There is a lot of talk about how much public company CEO’s make, especially at companies performing poorly, those repaying TARP money, and those handing CEOs large bonuses, while the business is imploding. Every April, the whole world has the chance to shine a spotlight on these CEO paychecks. That’s because spring is the annual proxy statement season, and calendar-year public companies disclose compensation numbers. This means General Counsels work with JDs at law firms and MBAs at consulting firms to do valuations and finalize their SEC filings. It’s interesting to see how pay can swing like a pendulum from one year to the next depending on firm performance. But perhaps more interesting is the fact that levels also happen to change when they are interpreted by a a different valuation firm. Even in the same year.
Just last week, the New York Times and Wall Street Journal published respective lists of the top 200 CEO’s pay packages from last year. But to my immediate surprise, I noticed that each list ended up with pretty different results. Compensation for some CEOs was different on WSJ than on NY Times, and in some cases, the spread was significant. HPQ’s CEO, for example, was paid a total of ~$11MM according to the WSJ though the NY Times reported ~$24MM. But more surprising, and maybe more scary, was that both valuation firms are considered highly-reputable, industry experts when it comes to executive compensation.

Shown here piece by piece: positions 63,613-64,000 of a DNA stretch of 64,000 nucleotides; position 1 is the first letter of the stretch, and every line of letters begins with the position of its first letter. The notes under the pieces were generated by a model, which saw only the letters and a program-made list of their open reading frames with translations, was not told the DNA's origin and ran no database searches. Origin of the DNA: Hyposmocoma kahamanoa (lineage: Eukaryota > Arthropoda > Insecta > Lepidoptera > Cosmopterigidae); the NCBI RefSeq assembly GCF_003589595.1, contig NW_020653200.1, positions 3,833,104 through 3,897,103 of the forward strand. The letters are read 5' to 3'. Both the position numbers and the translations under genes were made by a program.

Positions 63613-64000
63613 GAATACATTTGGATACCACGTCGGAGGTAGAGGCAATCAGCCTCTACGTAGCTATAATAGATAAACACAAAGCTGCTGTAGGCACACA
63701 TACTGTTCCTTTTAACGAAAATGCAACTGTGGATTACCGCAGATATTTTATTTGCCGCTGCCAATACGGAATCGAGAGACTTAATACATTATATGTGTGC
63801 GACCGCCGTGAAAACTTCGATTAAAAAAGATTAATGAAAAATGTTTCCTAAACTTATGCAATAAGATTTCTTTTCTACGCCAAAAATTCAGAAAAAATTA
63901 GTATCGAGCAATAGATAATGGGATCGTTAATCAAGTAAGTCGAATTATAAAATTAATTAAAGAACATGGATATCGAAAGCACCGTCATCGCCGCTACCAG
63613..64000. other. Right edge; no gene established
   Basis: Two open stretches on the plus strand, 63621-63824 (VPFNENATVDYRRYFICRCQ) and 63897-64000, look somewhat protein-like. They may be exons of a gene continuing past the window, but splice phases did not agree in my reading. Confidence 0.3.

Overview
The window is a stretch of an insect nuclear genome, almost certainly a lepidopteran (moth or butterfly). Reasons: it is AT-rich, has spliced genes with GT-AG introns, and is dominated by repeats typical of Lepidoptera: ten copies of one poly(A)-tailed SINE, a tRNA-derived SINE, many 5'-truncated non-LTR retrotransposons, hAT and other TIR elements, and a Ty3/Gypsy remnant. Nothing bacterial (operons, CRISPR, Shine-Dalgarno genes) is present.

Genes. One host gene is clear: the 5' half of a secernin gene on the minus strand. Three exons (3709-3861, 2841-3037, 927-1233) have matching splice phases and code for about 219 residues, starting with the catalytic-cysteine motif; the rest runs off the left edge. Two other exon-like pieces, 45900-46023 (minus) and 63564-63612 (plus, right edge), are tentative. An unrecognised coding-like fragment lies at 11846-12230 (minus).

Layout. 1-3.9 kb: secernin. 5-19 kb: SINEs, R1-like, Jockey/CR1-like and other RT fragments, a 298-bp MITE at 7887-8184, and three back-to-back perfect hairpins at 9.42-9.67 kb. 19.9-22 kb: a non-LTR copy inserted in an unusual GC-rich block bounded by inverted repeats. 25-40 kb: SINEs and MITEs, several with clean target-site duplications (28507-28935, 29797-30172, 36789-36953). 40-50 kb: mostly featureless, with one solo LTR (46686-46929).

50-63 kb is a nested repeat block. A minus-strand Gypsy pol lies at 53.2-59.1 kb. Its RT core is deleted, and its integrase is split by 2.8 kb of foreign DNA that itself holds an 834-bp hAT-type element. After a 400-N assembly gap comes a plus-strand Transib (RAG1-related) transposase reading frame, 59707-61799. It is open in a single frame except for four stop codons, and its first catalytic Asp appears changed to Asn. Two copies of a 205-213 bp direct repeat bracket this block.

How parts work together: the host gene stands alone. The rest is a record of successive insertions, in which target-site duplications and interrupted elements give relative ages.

Given the resources used for the studies, I didn’t expect to see such inconsistently. In today’s environment, where executive pay is already under scrutiny, and where banks are doing little to help the case, companies have no incentive to make compensation even harder. That said, the herculean task of figuring out executive compensation is critical. Company reputations are at stake and executives will have even less chance in the court of public opinion. And conversely, it would be a real economic breakthrough for economists and businesses to figure out how to balance rewards with incentives.
To that end, below, I’ve provided a few details below about the two studies. I’ve included (A) Links to the studies (B) Information on firms that carried out the studies (WSJ and NYT simply reported the information) (C) A few big picture takeaways (i.e. my opinions)
(B) Firms Behind The Studies
1. The NY Times study was put together by a firm named Equilar. Equilar is the undisputed industry leader in compensation research. Its analysts dig through proxy statement for a living, and they tend to be consistent in their approach. Many top compensation consulting firms utilize services from Equilar, and some use them extensively.
2. The Hay Group put together the WSJ study. Its Compensation Consulting group is very good and competes with top firms for projects. However, in my experience, it does not always hang with Mercer, Towers Perrin, Watson Wyatt, and Aon for top clients. I suspect all of the firms here, including Hay Group use, or have used, Equilar quite a bit.